Giddy-up to Fall in Western Wear
You could call it cowboy couture
Janis Burke’s got country in her genes.
In line to be a third-generation business owner of That Boot Store, her family’s Western apparel shop in Panama City, Burke sold her first pair of boots at the age of five.
“My grandfather started this store
55 years ago as an all-purpose store,” says Burke. “But when my father took over in 1992, we transitioned to focus on more of a work boot/Western style.”
But don’t let the name fool you; That Boot Store is also a retailer of country garb for men and women, hats and various Western accessories, a classic style that can stand alone or be mixed and matched with contemporary trends.
And though “fashion” cowboy boots make a comeback each fall, Burke says there’s nothing like the real deal.
“Cowboy boots that have been adapted for the runway — specifically for women — are slimmer, with a tapered top,” says Burke “But real cowboy boots are made to have wider tops, and they’re more customized. Women often come in to looking for everything from fancy embroidery and colors that match a specific outfit, to the neutral shoe they can wear every day.”
Men, she says, are more predictable. “Men either want a rugged look, or they want all-out Western; there’s never really any in-between.”
With brands such as Justin Boots, Ariat, Double-H and Tony Lama, cowboys and girls have plenty to pick from. The real decision, Burke stresses, is choosing either a round or square-toed style.
“Square-toes have been big in Texas for about 10 to 15 years now but found its way here around five years ago,” Burke says. “It’s a ‘Work-Western’ look. If you’ve never tried one on before, you’re not going to love it. You have to give it a good look in the mirror, and assess them from the perspective of what other people are going to see. Then they’ll start to grow on you.”
Bear in mind, your authentic boot takes about two week’s break-in time. For those just now dipping their toes into the world of Western, Burke recommends a Durango “Ugly” boot, an often neutral-toned shoe whose leather has been oiled and pre-broken in for instant wear.
But don’t fear for lack of flash. Boot “bling” — decorative chains, toe caps and beads — makes a rootin’ tootin’ accompaniment for any pair.
As for clothing, Burke says men can’t go wrong with a classic Carhartt work shirt or Wrangler button-up. The George Strait line by Wrangler, Burke says, is particularly striking.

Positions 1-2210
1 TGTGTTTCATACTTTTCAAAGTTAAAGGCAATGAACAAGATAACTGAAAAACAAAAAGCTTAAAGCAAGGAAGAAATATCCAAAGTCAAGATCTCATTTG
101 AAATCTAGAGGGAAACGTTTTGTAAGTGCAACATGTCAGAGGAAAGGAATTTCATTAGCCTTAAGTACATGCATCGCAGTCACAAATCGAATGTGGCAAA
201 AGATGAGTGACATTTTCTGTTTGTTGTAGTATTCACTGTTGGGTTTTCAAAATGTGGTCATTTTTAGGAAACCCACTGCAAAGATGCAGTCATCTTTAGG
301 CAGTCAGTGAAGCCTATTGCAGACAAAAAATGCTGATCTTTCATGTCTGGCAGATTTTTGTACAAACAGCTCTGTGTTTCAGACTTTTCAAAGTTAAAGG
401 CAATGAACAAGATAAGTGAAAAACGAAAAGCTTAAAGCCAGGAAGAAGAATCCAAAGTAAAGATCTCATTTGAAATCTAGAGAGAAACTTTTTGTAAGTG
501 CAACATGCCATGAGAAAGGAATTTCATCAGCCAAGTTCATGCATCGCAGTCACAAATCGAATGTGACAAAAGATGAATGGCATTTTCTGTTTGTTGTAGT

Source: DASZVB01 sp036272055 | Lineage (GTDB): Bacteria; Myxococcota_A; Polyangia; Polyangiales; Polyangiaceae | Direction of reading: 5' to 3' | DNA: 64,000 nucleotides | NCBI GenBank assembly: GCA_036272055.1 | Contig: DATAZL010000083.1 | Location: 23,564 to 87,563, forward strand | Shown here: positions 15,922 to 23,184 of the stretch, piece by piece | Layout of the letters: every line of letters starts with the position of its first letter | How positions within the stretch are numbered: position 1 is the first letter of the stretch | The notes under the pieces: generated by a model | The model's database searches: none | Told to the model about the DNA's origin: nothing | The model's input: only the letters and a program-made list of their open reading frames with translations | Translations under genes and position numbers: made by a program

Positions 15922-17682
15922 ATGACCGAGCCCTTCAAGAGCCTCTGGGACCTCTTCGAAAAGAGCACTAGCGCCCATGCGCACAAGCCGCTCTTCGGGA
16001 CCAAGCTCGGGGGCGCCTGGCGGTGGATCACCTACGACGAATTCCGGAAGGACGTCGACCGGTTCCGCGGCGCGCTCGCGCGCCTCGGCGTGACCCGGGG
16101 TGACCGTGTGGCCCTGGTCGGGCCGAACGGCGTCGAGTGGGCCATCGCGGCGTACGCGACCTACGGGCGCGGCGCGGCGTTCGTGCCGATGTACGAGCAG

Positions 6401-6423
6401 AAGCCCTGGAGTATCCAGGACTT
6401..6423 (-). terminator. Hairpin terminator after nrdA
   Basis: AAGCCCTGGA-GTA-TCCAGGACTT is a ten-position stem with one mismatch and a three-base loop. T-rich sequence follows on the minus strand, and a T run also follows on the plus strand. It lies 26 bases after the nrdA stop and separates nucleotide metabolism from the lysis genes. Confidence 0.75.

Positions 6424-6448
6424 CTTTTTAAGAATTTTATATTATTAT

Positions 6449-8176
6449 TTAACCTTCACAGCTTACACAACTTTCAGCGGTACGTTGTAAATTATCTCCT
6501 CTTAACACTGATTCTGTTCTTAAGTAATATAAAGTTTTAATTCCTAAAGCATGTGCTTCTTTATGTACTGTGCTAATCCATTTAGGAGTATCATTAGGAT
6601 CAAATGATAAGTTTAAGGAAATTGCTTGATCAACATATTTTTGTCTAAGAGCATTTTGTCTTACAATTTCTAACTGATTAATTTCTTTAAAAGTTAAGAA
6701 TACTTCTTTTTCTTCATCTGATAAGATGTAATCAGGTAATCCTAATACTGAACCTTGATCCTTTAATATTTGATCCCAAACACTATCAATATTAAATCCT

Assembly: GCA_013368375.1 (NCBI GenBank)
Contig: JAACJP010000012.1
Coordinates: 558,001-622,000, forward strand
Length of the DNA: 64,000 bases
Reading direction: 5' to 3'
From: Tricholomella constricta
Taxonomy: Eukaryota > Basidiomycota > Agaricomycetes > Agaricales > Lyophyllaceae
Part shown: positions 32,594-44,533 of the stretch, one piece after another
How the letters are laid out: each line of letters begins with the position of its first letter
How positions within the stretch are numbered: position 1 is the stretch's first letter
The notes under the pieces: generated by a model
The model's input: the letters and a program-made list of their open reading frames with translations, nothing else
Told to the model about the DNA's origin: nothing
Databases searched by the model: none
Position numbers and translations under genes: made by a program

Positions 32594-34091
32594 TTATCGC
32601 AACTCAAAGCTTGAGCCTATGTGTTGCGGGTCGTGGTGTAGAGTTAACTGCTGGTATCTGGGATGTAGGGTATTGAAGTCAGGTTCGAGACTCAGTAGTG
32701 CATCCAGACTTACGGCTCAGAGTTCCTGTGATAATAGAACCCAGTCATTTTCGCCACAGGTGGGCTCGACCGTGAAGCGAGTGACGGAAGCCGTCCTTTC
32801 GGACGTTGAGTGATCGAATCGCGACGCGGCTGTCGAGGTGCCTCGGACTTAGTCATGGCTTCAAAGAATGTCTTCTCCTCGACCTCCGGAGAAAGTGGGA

“We’re told George Strait is still heavily involved in the design process, piecing together all the colors and patterns he wants himself,” Burke says. “You can spot a George Strait shirt from across the room, the same way you could see someone walk by in a pair of tennis shoes and just know they’re Nike. They’re just beautiful, and fit everyone the same.”
Recently, Burke has seen a huge revival in “retro” snap shirts, whose contemporary designs still employ an old-school feel.
Women may opt for the classic cowgirl look, checkerboard, flannel prints of all colors, or borrow a little inspiration from rodeo riders: “Bold embroidery, big buttons and plenty of glitter,” says Burke.
“An especially cute detail we see in both men and women’s shirts today is whenever you cuff your sleeves, the cuff will feature either a totally different color or print than the rest of the shirt to give it a distinct look.”
While casual “pardners” may be content to tie everything together with some standard denim jeans, Burke is a fervent advocate for the fitted and sometimes colorful Carhartt pant, which “gives with you throughout the day, but remain as sturdy as when you first bought them.”
Those looking to make a statement need look no further than the iconic metallic belt buckle. According to Burke, many buckles are now made removable, so its wearer may switch up designs.
Of course, the cherry on top of a Western ensemble is none other than a brimmed hat.
“Hats are definitely personal,” says Burke. “In the warmer months, people go for straw, and in winter they tend to buy felt. Whenever the rodeo comes to town, or the Gulf Coast Jam, that’s when people really like to bust out the hats.” (Read more about where you can wear yours this fall in the sidebar.)
For Burke, the subjective nature of the cowboy hat is reflective of the whole of Western style.
“Western brings out personalities you wouldn’t usually wouldn’t show,” says Burke. “But because everything is so unique, however you piece them together speaks exactly to who you are.”